“The limits of my language stand for the limits of my world” (Ludwig Wittgenstein).
The English Department at Gunnersbury is one of the largest in the school and one thing that all members of the team have in common is their enthusiasm for English language and literature. The department’s aim is to achieve the highest possible standards for all pupils; we aspire to ensure that all pupils enjoy their learning in English and we strive to foster a love of reading and literature so that our pupils can enjoy its richness and rewards throughout their lives.
The ability to communicate is necessary for almost any career or aspect of adult life. Studying English teaches you how to write and speak, read and listen clearly and effectively. English teaches you many of the so-called ‘transferable skills’ that are sought after by employers and universities.
From Year 7, boys build on their skills in reading, writing and speaking and listening. They are taught in mixed ability groups with setting taking place in Year 8 and 9. There is a strong emphasis on independent reading with pupils completing reading diaries and attending library lessons from the Autumn term in Year 7. All pupils are introduced to a wide range of literature and are taught how to draft and redraft their writing and become confident and articulate speakers. Drama is taught as part of English at Key Stage 3 and debating and public speaking are popular; pupils participate in a variety of competitions, including Mock Trials competitions, in association with the Citizenship Foundation. Where possible, pupils participate in a wide range of theatre visits.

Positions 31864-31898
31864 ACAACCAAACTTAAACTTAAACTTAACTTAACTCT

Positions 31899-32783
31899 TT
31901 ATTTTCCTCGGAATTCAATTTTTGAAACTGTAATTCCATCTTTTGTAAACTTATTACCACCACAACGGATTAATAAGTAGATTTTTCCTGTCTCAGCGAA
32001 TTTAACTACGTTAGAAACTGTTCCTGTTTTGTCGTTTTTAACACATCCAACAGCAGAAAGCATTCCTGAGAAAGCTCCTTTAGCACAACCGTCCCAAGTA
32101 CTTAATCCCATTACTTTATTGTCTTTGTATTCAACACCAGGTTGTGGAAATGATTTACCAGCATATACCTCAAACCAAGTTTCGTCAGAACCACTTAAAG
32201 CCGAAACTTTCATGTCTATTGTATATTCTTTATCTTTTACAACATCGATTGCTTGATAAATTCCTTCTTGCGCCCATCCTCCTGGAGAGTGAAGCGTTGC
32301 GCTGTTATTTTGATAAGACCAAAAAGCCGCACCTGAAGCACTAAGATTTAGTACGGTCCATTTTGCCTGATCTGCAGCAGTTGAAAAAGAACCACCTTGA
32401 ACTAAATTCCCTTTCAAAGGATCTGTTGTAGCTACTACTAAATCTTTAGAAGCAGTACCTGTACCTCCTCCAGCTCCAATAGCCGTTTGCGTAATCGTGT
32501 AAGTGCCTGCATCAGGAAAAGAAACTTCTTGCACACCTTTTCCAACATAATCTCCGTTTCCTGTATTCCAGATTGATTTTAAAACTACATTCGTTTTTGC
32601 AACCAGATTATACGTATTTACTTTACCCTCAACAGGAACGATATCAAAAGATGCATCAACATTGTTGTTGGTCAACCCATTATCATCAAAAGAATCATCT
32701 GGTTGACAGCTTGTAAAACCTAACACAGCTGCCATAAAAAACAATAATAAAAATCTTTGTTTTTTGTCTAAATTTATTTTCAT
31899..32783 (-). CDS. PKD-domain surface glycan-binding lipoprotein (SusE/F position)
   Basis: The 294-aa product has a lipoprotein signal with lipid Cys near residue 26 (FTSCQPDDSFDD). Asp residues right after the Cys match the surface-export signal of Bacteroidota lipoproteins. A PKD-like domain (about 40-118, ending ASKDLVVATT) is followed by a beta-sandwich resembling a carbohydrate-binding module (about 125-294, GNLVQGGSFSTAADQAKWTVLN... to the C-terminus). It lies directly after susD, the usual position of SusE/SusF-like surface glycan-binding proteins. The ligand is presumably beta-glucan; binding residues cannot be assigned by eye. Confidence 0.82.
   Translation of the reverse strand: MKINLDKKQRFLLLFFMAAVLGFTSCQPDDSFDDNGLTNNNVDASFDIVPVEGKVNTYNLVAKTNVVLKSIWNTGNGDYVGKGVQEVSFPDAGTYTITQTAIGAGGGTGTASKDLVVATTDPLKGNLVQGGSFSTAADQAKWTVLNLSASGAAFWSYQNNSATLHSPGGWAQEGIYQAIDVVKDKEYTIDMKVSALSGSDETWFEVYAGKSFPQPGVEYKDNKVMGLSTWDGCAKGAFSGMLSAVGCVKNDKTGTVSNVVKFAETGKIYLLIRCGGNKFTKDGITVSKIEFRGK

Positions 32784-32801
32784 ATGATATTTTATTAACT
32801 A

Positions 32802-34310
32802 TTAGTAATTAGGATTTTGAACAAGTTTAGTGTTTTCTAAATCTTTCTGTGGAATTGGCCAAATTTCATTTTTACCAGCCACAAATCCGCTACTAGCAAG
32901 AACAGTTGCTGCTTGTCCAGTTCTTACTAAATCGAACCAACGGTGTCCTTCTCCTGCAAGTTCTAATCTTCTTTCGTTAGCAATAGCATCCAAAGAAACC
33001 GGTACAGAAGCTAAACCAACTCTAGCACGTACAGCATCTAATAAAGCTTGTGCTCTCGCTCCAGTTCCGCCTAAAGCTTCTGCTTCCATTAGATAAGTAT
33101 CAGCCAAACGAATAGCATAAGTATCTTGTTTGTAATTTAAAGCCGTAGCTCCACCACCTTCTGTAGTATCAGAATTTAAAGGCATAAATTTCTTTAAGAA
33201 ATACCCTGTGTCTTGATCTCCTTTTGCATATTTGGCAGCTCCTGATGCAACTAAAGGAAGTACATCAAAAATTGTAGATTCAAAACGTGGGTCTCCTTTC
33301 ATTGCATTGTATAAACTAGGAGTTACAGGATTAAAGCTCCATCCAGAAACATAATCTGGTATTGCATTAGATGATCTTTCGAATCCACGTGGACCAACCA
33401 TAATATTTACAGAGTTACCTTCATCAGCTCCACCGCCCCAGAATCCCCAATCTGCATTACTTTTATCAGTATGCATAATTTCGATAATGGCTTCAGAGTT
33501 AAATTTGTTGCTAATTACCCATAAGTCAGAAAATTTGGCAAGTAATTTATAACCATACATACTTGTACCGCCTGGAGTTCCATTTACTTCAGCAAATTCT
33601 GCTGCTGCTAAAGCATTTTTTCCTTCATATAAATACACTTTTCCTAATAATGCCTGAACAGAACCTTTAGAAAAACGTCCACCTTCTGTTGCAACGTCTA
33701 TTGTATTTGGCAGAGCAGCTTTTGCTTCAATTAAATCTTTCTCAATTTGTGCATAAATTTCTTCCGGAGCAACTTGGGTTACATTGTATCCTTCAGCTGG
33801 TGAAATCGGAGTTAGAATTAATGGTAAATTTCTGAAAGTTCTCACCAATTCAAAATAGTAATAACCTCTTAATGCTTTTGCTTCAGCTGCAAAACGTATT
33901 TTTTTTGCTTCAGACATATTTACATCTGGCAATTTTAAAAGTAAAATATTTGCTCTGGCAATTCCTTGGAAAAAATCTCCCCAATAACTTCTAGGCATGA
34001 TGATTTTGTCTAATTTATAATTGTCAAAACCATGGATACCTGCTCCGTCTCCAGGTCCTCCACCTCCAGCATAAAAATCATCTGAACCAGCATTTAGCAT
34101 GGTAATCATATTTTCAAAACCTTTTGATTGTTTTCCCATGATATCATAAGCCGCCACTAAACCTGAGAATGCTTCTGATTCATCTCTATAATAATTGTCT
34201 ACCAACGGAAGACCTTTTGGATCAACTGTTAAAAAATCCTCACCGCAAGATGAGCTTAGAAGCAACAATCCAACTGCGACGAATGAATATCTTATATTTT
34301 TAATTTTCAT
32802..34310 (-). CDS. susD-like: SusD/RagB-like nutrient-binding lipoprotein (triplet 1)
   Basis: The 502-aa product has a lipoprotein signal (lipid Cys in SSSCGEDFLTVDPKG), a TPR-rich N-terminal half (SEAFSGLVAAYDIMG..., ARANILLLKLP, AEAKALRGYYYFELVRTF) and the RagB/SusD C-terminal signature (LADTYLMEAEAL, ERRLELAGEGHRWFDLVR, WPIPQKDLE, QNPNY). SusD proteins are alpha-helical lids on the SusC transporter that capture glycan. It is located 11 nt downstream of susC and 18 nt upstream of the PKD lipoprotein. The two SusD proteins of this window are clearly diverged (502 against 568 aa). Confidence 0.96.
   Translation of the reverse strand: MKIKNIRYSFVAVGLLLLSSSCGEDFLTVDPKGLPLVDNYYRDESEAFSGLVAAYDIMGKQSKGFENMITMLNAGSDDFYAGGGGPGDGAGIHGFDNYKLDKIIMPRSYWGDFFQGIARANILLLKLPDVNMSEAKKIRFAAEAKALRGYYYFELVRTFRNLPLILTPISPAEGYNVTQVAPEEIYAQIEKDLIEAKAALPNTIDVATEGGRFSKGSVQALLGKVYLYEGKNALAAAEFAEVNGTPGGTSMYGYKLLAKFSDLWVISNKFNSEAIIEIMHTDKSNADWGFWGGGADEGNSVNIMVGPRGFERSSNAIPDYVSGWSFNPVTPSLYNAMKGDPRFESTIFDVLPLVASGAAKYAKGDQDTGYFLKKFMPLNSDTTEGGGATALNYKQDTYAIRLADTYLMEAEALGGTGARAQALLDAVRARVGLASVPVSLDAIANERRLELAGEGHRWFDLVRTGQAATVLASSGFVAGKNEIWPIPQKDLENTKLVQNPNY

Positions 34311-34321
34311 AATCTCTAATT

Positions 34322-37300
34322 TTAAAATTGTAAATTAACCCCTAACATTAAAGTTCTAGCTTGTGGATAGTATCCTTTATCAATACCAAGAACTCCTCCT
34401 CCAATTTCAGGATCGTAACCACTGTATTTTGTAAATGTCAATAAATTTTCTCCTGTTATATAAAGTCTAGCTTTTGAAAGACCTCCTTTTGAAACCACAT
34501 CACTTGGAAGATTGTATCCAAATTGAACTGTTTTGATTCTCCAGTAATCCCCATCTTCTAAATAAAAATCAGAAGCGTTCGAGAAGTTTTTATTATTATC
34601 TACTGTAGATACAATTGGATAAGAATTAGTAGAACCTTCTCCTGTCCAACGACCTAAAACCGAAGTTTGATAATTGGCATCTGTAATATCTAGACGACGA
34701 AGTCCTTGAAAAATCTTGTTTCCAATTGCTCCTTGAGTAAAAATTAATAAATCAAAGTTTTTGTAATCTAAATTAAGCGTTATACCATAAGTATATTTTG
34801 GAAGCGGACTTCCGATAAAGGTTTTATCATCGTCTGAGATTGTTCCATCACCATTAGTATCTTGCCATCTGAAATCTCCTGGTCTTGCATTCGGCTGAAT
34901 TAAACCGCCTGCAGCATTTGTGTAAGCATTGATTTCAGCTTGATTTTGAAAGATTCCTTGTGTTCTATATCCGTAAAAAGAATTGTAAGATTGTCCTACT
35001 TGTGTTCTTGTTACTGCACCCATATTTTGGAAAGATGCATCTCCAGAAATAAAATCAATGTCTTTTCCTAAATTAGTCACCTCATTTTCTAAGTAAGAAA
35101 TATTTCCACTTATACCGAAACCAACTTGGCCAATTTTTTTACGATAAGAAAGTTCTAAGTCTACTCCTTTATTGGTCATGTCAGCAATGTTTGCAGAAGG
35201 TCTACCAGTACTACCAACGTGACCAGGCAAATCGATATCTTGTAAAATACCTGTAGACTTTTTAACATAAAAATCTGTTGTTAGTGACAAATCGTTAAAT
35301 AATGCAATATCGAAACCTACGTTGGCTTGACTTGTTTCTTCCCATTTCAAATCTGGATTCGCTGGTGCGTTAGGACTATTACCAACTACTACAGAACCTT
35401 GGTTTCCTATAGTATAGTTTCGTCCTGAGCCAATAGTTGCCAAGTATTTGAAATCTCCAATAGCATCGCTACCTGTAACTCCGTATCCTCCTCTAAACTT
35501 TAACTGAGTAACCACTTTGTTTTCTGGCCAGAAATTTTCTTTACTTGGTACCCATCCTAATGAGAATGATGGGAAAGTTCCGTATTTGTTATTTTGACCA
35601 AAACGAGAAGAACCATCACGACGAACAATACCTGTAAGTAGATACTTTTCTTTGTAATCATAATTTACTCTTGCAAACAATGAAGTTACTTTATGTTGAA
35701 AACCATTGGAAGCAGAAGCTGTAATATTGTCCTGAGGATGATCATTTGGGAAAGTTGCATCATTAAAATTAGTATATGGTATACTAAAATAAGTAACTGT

As the new GCSE states all pupils must study GCSE English Language and GCSE English Literature, the exam is untiered. The skills which are developed enable pupils to develop the skills they need to read, understand and analyse a wide range of different texts and write clearly. The pupil’s command of a clear and coherent style of written English is of paramount importance and we invest a lot of time in working with boys to make this possible. The Literature exams are closed book through the use of extract-based questions in the assessment of the 19th-century novel and the Shakespeare play. In addition they study an anthology of poetry, unseen poems and a modern drama text.
In Sixth Form, we teach Edexcel’s Advanced level English Literature. The 'A' level course builds on the knowledge, understanding and skills established at GCSE and there is clear progression from this. The course develops their reading with a range of set texts and secondary reading material available. They engage critically and creatively with substantial bodies of text and develop how to effectively apply their knowledge of literary analysis and evaluation. They not only look at their own interpretation of the texts but others’ views and the contexts in which they were written. They are also given opportunities to undertake independent and sustain studies of their own.